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**4-6 Arithmetic Sequences Warm Up Lesson Presentation Lesson Quiz**

Holt Algebra 1 Warm Up Lesson Presentation Lesson Quiz

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**Warm Up Evaluate. 1. 5 + (–7) 3. 5.3 + 0.8 5. –3(2 – 5) –2 2. 6.1**

4. 6(4 – 1) 18 9 6. 11 7. where h = –2 8. n – 2.8 where n = 5.1 2.3 9. 6(x – 1) where x = 5 24 (5 – 1)s where s = –4 –6

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**Objectives Recognize and extend an arithmetic sequence.**

Find a given term of an arithmetic sequence.

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Vocabulary sequence term arithmetic sequence common difference

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During a thunderstorm, you can estimate your distance from a lightning strike by counting the number of seconds from the time you see the lightning until you hear the thunder. When you list the times and distances in order, each list forms a sequence. A sequence is a list of numbers that often forms a pattern. Each number in a sequence is a term.

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Time (s) 1 2 3 4 5 6 7 8 Time (s) Distance (mi) Distance (mi) 0.2 0.4 0.6 0.8 1.0 1.2 1.4 1.6 +0.2 Notice that in the distance sequence, you can find the next term by adding 0.2 to the previous term. When the terms of a sequence differ by the same nonzero number d, the sequence is an arithmetic sequence and d is the common difference. So the distances in the table form an arithmetic sequence with the common difference of 0.2.

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**Example 1A: Identifying Arithmetic Sequences**

Determine whether the sequence appears to be an arithmetic sequence. If so, find the common difference and the next three terms. 9, 13, 17, 21,… Step 1 Find the difference between successive terms. 9, 13, 17, 21,… You add 4 to each term to find the next term. The common difference is 4. +4

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Example 1A Continued Determine whether the sequence appears to be an arithmetic sequence. If so, find the common difference and the next three terms. 9, 13, 17, 21,… Step 2 Use the common difference to find the next 3 terms. 9, 13, 17, 21, 25, 29, 33,… +4 The sequence appears to be an arithmetic sequence with a common difference of 4. The next three terms are 25, 29, 33.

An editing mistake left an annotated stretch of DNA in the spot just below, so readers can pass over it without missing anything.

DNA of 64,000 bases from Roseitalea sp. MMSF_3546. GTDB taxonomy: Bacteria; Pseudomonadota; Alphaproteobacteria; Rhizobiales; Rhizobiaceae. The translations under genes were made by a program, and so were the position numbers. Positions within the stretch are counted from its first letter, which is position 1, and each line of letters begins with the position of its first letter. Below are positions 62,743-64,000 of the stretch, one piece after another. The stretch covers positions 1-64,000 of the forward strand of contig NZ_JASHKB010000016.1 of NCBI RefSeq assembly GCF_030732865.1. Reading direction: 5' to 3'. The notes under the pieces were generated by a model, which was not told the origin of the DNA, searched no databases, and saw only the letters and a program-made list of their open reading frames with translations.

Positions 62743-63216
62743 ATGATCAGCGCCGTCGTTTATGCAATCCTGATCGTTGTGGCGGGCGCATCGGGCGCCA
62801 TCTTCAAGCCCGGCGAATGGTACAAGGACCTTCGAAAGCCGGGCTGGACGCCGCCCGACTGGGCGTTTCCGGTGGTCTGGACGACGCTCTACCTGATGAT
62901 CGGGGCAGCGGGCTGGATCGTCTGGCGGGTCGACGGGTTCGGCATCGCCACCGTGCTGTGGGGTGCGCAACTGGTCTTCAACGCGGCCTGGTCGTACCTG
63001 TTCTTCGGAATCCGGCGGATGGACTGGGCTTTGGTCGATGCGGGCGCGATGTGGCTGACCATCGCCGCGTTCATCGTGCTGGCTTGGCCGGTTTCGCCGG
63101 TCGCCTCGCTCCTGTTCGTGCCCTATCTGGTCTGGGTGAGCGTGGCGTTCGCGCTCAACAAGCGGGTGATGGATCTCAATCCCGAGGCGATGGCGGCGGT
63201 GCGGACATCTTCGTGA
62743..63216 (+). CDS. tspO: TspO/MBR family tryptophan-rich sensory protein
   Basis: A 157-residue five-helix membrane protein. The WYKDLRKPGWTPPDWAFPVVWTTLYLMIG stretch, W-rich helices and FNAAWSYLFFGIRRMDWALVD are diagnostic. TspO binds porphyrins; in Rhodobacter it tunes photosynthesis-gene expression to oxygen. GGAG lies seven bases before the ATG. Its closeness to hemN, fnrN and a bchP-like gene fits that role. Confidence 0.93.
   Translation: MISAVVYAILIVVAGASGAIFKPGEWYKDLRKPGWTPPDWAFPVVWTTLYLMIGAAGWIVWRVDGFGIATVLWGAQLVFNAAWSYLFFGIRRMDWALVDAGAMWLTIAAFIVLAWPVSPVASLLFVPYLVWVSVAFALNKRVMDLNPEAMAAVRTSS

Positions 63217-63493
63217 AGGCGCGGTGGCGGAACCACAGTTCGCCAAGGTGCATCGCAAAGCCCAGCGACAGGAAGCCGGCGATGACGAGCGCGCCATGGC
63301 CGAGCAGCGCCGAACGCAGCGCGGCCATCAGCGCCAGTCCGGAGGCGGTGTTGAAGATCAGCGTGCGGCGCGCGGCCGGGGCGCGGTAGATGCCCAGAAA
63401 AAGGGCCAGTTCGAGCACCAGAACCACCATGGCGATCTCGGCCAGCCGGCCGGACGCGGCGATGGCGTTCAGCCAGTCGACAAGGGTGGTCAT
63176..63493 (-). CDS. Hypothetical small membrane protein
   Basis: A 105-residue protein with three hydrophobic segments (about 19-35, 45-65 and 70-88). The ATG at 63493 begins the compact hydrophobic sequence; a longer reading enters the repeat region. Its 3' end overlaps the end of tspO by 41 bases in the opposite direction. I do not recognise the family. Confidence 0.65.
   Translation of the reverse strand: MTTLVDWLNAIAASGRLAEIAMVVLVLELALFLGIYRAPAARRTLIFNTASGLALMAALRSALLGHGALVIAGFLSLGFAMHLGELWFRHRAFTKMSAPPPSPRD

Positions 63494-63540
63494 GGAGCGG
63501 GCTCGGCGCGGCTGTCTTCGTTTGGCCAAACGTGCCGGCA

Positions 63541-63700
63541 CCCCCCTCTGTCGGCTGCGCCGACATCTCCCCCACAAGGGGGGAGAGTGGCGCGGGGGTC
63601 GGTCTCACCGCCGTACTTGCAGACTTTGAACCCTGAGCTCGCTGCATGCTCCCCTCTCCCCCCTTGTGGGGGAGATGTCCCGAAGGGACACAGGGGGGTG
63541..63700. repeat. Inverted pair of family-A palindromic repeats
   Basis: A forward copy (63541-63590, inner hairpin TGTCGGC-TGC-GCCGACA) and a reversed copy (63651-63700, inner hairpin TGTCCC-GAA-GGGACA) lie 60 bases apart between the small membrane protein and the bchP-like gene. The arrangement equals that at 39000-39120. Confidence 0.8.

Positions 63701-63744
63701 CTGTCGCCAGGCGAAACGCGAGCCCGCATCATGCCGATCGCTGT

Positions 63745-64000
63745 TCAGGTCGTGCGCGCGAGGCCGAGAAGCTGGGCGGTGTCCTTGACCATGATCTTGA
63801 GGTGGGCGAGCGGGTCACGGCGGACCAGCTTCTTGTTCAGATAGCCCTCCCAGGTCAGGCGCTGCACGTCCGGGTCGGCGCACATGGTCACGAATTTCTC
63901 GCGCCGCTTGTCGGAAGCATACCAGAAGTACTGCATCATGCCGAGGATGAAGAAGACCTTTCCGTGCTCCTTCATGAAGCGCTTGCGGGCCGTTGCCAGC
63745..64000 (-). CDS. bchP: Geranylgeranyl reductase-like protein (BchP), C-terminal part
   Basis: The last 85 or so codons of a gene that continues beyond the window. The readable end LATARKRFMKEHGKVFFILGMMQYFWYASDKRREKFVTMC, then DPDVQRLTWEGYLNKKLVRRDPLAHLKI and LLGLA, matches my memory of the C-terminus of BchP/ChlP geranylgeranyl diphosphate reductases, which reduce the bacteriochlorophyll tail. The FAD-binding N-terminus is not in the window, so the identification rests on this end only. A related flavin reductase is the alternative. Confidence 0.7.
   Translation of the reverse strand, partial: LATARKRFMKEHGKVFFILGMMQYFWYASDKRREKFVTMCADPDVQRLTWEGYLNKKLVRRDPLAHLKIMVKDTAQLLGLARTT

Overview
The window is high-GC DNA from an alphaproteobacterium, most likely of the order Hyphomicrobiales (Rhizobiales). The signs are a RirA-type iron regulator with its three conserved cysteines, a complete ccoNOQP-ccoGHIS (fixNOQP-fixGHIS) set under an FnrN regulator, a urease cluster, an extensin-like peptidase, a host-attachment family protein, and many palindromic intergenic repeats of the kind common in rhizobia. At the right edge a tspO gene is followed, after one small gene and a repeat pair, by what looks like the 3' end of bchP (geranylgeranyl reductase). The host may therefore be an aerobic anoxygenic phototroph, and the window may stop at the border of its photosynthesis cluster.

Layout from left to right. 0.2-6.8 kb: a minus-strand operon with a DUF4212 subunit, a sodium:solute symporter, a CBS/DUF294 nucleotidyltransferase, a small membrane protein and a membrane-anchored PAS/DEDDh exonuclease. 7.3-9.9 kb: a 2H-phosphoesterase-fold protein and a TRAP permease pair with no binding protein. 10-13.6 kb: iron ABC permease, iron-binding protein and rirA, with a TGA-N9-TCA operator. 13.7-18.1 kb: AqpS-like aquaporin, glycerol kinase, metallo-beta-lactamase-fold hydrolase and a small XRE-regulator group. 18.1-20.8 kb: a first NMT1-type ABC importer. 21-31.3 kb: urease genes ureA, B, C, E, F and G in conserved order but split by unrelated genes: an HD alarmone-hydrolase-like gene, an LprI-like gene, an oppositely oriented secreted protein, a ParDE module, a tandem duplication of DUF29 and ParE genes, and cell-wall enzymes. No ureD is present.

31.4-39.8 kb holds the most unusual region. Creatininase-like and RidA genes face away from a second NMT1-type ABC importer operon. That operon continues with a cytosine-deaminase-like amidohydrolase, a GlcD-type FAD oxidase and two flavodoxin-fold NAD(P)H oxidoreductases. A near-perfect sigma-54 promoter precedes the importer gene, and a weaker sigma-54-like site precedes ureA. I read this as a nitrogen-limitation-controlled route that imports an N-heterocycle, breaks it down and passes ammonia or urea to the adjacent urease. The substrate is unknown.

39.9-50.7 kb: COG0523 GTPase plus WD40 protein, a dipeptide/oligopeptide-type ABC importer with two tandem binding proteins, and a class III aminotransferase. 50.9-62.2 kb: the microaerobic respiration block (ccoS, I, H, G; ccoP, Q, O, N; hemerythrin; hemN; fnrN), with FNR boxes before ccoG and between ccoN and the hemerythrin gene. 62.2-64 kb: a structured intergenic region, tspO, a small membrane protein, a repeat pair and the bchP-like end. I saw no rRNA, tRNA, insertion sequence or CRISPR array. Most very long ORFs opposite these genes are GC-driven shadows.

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Reading Math The three dots at the end of a sequence are called an ellipsis. They mean that the sequence continues and can read as “and so on.”

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**Example 1B: Identifying Arithmetic Sequences**

Determine whether the sequence appears to be an arithmetic sequence. If so, find the common difference and the next three terms. 10, 8, 5, 1,… Find the difference between successive terms. 10, 8, 5, 1,… The difference between successive terms is not the same. –2 –3 –4 This sequence is not an arithmetic sequence.

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Check It Out! Example 1a Determine whether the sequence appears to be an arithmetic sequence. If so, find the common difference and the next three terms. Step 1 Find the difference between successive terms. You add to each term to find the next term. The common difference is .

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**Check It Out! Example 1a Continued**

Determine whether the sequence appears to be an arithmetic sequence. If so, find the common difference and the next three terms. The sequence appears to be an arithmetic sequence with a common difference of . The next three terms are , . Step 2 Use the common difference to find the next 3 terms.

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Check It Out! Example 1b Determine whether the sequence appears to be an arithmetic sequence . If so, find the common difference and the next three terms. Find the difference between successive terms. The difference between successive terms is not the same. This sequence is not an arithmetic sequence.

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Check It Out! Example 1c Determine whether the sequence appears to be an arithmetic sequence. If so, find the common difference and the next three terms. –4, –2, 1, 5,… Step 1 Find the difference between successive terms. –4, –2, 1, 5,… The difference between successive terms is not the same. +2 +3 +4 This sequence is not an arithmetic sequence.

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Check It Out! Example 1d Determine whether the sequence appears to be an arithmetic sequence. If so, find the common difference and the next three terms. 4, 1, –2, –5,… Step 1 Find the difference between successive terms. 4, 1, –2, –5,… You add –3 to each term to find the next term. The common difference is –3. –3

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**Check It Out! Example 1d Continued**

Determine whether the sequence appears to be an arithmetic sequence. If so, find the common difference and the next three terms. 4, 1, –2, –5,… Step 2 Use the common difference to find the next 3 terms. 4, 1, –2, –5, –8, –11, –14,… –3 –3 –3 The sequence appears to be an arithmetic sequence with a common difference of –3. The next three terms are –8, –11, –14.

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**The variable a is often used to represent terms in a sequence**